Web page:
Saturday 22 February 2020 marked World Encephalitis Day. It was set up to provide global awareness of the condition and brings together families and individuals who have been affected by encephalitis to talk about their experiences.
Encephalitis is caused by an inflammation of the brain (infectious encephalitis) or through the immune system attacking the brain in error (post-infectious or autoimmune encephalitis). The Encephalitis Society advises that there are up to 6,000 cases in the UK every year.
Symptoms of encephalitis are often confused with other diseases and this can sometimes result in a delay in diagnosis or treatment. Common signs include flu-like symptoms, fever, drowsiness, headaches, irritability or change in behaviour, weakness in one or more parts of the body, seizures, bulging soft spots in infants and the possibility of a coma. It is paramount that you seek urgent medical attention if you or somebody else has any of these symptoms. Early diagnosis is key in preventing further complications. A delay can sadly lead to death.
As clinical negligence lawyers, we often see claims relating to encephalitis, many of which are linked to a delay in diagnosis or starting treatment. The most common delays relate to referral from the primary care setting or in performing a full infection screen and lumbar puncture once in hospital. Despite symptoms progressing quickly, the severity is not always recognised. Any delay can have a major impact on recovery and symptoms post diagnosis.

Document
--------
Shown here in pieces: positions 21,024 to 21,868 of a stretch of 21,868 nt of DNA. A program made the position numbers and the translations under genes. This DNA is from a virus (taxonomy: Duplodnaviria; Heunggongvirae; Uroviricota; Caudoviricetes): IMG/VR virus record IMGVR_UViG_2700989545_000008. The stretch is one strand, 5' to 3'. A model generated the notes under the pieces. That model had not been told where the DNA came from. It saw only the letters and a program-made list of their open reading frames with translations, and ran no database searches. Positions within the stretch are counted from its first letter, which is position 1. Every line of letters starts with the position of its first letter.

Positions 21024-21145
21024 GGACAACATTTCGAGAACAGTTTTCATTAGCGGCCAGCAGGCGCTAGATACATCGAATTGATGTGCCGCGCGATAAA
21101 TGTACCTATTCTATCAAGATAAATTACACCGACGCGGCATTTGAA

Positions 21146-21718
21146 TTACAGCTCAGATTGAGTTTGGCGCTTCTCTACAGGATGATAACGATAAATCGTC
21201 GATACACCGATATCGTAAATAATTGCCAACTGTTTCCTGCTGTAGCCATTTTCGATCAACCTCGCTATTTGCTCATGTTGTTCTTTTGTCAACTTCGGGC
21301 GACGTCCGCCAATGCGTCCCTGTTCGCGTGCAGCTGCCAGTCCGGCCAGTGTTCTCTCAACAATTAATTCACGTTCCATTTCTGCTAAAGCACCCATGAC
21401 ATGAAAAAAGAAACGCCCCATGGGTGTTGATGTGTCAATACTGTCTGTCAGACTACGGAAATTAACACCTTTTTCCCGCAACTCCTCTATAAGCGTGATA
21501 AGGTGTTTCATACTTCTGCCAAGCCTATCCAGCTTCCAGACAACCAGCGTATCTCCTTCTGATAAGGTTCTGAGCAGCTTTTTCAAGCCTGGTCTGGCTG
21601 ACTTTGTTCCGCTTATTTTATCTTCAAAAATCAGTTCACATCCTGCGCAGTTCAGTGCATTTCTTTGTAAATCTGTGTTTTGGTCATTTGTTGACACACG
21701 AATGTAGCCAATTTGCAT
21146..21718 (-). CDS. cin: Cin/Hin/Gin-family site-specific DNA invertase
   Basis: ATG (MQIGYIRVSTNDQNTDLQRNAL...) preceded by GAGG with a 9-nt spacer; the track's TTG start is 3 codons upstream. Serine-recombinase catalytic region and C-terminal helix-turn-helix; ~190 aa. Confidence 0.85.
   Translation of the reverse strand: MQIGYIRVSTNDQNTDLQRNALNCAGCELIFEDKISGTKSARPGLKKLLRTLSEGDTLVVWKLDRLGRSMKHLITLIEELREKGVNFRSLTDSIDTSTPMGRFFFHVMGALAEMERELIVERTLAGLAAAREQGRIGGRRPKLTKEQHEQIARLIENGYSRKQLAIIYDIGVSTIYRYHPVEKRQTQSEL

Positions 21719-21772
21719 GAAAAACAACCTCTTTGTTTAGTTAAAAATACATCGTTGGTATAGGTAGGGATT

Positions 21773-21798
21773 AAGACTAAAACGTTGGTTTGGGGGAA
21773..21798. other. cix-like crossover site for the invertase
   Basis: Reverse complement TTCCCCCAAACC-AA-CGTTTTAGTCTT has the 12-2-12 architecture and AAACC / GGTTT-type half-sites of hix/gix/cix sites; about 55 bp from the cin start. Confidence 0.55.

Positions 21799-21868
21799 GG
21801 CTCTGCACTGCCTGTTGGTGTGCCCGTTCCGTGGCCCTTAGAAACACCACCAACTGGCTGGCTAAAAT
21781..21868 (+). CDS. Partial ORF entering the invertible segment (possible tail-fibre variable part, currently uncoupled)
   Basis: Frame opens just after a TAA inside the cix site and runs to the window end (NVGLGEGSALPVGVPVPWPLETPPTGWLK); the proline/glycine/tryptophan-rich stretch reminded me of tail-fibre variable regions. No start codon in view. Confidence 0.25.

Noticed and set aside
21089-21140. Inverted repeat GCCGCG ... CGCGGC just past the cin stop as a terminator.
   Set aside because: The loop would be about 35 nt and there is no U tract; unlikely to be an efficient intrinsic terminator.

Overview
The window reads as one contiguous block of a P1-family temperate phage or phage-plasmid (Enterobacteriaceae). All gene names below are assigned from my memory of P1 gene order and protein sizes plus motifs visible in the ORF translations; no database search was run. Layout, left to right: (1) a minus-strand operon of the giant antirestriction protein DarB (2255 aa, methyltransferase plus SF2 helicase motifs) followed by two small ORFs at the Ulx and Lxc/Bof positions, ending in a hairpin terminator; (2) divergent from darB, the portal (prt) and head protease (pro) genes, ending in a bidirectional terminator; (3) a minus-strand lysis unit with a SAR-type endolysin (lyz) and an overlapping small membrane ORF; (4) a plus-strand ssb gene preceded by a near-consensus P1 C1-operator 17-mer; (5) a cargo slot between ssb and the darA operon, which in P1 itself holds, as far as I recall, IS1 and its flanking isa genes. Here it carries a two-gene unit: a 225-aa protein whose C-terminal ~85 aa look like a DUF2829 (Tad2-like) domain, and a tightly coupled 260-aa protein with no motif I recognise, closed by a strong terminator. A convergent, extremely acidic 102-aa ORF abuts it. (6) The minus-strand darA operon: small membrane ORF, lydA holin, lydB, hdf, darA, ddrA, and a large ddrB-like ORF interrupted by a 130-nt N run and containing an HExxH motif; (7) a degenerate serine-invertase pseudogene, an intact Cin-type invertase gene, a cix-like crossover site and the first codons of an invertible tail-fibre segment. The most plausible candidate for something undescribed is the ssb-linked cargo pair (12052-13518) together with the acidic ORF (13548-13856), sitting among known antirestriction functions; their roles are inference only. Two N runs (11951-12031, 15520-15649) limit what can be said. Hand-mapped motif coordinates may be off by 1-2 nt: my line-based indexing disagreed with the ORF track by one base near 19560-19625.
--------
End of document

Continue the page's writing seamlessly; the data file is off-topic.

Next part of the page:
Although each case is different and people will require a variety of therapies and assistance, everyone diagnosed with encephalitis should be treated with Acyclovir. The latest time to administer this medication should be after a lumbar puncture is performed. Acyclovir, however, can be given even when a diagnosis is pending because it is a relatively harmless drug. The earlier the drug is administered, the better the chances of recovery will be.
Many cases we see involving a delay in providing medication result in our clients being left with life-changing conditions including epilepsy, brain damage and speech and language difficulties, which would have been avoided with earlier treatment. Most of our clients need the assistance of different medical specialists, such as physiotherapists, neuropsychologists, psychologists and speech and language therapists. In some of our cases, negligence has resulted in a need for full time care and the cost of this has to be considered within the claim.
If you have concerns about encephalitis, or would like further information on pursuing a claim connected to this condition, our specialist team may be able to help.